PERSISTENT VEGETATIVE STATE
Saturday night we ate at Pepe Verde in the old neighborhood and met Dexter the Director for the play Orson’s Shadow. On the way we ran into the producer and scores of other people that DD knows. Hugs and kisses for all....those theater people. The play was good and still boasted some of the original Chicago cast (it was Tracy Letts’ second-to-last night; he has to get back home to do three Steppenwolf shows in a row). It was well done if a bit loud, and at half-time we were able to go next door for a quick ice cream. I always want sugar after garlic. Bad lady.
Today it was up at 4:30 AM for the wretched crawl out of bed and long wait for the eF-ing train and ride down to the Puck building. Seemed like 3:30.
There was a line to get in and the shoe area was wall to wall crazy (ie, full). There were far more people than I’d ever seen at the second week of practice; mat space was at a premium, even at 5:30AM. (In past years you could waltz in at 5:30 and get a spot in the second or third row, no problem). The vending area has expanded; in addition to chai there were more t-shirts, DVD’s books, etc for sale than ever before. Also apparently we're all invited to a big 90th birthday party for Guruji on Thurs at the Puck Building, featuring a performance by Anoushka Shankar (Ravi’s *other* daughter). Of course one finds out about it long after booking a ticket that has one leaving on Thursday afternoon. Of course the party is from 6 to 9. Of course the last plane to fly NYC-Chicago is at 8PM. Of course one has two private lessons and a class to teach first thing Friday morning. Of course one is constantly calculating the financial, professional and interpersonal costs of staying an extra day.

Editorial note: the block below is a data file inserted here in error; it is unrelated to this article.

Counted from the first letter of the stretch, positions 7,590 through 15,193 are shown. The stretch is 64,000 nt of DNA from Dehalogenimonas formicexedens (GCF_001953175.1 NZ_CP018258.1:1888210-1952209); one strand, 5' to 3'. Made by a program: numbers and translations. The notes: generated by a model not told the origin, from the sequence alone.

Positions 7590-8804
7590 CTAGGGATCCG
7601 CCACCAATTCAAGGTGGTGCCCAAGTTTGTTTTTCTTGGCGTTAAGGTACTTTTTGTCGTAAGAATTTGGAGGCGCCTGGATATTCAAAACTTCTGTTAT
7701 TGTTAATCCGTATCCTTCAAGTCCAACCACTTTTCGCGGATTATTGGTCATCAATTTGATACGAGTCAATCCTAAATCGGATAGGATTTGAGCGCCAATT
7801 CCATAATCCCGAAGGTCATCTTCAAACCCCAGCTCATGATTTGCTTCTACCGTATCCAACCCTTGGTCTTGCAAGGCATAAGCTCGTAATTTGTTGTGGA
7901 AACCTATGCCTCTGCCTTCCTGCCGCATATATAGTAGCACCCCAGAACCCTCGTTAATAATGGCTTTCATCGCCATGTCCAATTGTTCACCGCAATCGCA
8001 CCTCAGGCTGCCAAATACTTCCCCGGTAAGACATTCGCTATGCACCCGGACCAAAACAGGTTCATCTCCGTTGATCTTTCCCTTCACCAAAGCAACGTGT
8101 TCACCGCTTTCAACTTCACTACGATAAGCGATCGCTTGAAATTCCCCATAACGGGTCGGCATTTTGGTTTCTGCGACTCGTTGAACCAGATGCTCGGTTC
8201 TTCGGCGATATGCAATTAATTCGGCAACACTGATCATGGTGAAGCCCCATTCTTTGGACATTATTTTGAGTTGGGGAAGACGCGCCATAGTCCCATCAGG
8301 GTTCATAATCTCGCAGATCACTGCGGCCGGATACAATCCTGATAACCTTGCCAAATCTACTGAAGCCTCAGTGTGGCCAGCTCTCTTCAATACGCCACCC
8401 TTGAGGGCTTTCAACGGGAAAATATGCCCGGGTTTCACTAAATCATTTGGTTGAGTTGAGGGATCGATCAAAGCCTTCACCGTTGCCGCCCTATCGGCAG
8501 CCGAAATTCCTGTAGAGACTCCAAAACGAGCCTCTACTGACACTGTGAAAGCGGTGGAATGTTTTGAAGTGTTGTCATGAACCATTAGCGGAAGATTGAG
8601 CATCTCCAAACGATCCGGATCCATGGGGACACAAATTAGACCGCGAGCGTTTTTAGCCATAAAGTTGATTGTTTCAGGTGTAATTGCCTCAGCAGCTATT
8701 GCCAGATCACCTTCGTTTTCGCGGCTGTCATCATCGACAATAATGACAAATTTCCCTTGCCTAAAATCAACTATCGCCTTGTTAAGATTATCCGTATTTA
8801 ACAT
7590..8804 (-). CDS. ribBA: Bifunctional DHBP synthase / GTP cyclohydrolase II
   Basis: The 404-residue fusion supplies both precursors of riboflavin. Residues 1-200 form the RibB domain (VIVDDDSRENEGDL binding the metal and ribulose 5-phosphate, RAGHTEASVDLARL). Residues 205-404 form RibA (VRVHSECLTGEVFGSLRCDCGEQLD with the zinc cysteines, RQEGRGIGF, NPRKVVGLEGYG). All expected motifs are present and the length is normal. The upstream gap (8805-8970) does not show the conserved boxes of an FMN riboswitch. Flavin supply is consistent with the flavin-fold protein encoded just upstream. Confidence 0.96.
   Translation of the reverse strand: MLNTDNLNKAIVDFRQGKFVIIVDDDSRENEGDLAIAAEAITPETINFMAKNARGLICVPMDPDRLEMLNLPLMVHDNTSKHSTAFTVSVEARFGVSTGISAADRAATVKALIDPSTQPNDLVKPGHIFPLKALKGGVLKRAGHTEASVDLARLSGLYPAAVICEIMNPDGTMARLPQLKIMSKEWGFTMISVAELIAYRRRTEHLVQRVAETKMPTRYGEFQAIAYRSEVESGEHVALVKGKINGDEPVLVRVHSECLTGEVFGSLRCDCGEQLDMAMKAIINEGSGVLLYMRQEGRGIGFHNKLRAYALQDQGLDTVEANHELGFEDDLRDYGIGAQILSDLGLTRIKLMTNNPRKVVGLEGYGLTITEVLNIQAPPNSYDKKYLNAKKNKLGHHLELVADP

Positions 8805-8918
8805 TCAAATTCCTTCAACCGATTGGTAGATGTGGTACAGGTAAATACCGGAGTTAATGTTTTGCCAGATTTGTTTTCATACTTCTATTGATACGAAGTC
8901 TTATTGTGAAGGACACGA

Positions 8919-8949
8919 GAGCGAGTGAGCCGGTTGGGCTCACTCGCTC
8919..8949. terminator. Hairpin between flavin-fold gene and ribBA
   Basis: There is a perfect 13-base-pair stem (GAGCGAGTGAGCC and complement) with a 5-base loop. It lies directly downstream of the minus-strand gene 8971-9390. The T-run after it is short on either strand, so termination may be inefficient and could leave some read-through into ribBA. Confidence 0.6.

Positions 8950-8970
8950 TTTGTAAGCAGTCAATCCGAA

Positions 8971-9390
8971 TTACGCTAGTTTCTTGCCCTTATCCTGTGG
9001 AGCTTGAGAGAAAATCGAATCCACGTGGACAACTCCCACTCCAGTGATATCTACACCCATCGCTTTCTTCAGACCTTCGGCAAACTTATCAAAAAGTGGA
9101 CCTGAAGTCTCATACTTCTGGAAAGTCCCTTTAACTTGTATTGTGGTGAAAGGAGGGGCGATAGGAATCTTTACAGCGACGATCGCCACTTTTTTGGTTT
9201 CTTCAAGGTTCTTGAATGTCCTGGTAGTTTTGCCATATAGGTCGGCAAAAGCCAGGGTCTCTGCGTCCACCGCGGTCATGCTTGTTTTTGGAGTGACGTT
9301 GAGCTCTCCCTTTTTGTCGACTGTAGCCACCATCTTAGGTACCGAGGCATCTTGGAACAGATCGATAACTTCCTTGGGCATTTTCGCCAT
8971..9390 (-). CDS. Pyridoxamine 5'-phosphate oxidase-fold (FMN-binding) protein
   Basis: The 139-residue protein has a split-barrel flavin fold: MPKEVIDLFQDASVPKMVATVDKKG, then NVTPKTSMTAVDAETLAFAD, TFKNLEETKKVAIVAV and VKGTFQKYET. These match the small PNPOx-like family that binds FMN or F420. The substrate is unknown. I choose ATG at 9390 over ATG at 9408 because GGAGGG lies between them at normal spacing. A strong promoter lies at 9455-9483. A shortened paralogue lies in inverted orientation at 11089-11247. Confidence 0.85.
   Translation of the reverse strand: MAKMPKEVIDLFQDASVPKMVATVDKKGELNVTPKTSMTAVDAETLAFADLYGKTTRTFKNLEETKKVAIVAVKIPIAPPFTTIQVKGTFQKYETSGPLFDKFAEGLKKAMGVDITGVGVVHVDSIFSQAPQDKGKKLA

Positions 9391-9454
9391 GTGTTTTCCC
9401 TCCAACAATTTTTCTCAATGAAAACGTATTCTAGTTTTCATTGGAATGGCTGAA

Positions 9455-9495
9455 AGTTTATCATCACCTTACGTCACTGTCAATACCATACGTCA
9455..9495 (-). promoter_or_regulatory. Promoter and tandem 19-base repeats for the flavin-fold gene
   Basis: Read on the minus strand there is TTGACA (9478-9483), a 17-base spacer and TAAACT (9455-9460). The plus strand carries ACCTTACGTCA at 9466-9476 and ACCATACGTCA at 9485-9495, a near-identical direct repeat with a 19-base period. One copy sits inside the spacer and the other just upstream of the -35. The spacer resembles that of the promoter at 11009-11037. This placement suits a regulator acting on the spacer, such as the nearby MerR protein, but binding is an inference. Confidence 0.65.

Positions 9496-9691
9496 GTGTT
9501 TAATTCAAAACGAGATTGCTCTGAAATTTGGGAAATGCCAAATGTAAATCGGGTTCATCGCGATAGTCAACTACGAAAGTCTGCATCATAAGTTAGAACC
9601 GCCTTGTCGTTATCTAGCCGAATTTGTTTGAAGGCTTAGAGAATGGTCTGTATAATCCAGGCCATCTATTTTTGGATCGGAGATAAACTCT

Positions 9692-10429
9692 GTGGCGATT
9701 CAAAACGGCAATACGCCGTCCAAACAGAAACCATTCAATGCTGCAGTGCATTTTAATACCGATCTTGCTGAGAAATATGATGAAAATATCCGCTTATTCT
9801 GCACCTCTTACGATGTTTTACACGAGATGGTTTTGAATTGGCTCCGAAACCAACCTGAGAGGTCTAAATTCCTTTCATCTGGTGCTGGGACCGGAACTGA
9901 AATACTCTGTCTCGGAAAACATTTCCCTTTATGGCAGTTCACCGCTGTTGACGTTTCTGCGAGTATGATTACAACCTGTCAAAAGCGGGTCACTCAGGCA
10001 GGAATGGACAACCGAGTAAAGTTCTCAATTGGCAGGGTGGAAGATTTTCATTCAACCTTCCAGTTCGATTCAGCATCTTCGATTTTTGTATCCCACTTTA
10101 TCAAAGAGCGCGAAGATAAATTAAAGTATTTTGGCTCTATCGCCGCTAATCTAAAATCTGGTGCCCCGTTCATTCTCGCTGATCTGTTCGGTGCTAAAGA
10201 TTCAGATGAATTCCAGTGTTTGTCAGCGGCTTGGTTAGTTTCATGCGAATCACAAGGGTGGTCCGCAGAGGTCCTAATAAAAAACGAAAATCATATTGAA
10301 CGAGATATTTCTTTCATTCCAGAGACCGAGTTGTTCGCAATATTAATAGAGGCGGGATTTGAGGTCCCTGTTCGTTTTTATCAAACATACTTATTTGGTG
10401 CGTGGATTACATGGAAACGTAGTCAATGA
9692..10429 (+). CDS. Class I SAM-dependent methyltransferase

Practice was sweaty and difficult (I suspect even people with healthy spines are stiff and weak at 6am). I also had very little balance. But it was delightful to be led through the poses by Guruji, and to see Sharath and Saraswati walking by. But my mind was all over the place.
Afterwords I said hello and waited to kiss Guruji’s feet. I waited a long time; it seemed as though everyone in the world had to have their photo taken with him, from several angles, before they could say goodbye. Sharath actually remembered my name, which was nice. Guruji smiled and hugged me without seeming to recognize me and asked, "What thinking?"
Afterwords I was not happy to learn that chai is now $3. The first year there was no chai, the second year it was $1, the next time it was $2 and now it is $3. It is still the best chai in the world, though. It’s sad when it’s gone.
Apparently for full primary the previous week (it was at 6, half primary was at 8) the mats were thisclose and people had to practice in the entryway.
Savasana officially lasted about 30 seconds. Then Guruji was like, "Thankyouverymuch."
Today we did 7 surya namaskar A and 3 B
After class a bunch of us (six Chicagoans) went to breakfast at Café Orlin. We ate outside, lovely, then split up. I came back to Brookyn, had a nap and watched the rest of HumTum. Then I accompanied M to the park with the dogs he’s looking after. There we saw some strutting men (and nurturing women) preparing to rehearse an outdoor mini-musical about the American Revolution. They were in full dress; the men had lines while the women occasionally sang backup and flitted and tittered. The dogs would have none of it.
Later on M. chased not one but two sets of rotten teenagers off the stoop. Apparently he washes it each morning, and there they were putting out their cigarettes and spilling their cokes and spitting. It’s kind of fun being old when you’re in company like that (just not when it makes your back hurt and your practice suck).
I’m so out-of-it, who knows if we’ll ever see the Diane Arbus exhibit at the Met or the Basquiat one in Brooklyn or a TKTS half-price Broadway show or the Ashes and Snow thing at Chelsea Piers or anything. It’s so much easier to just sit on the stoop….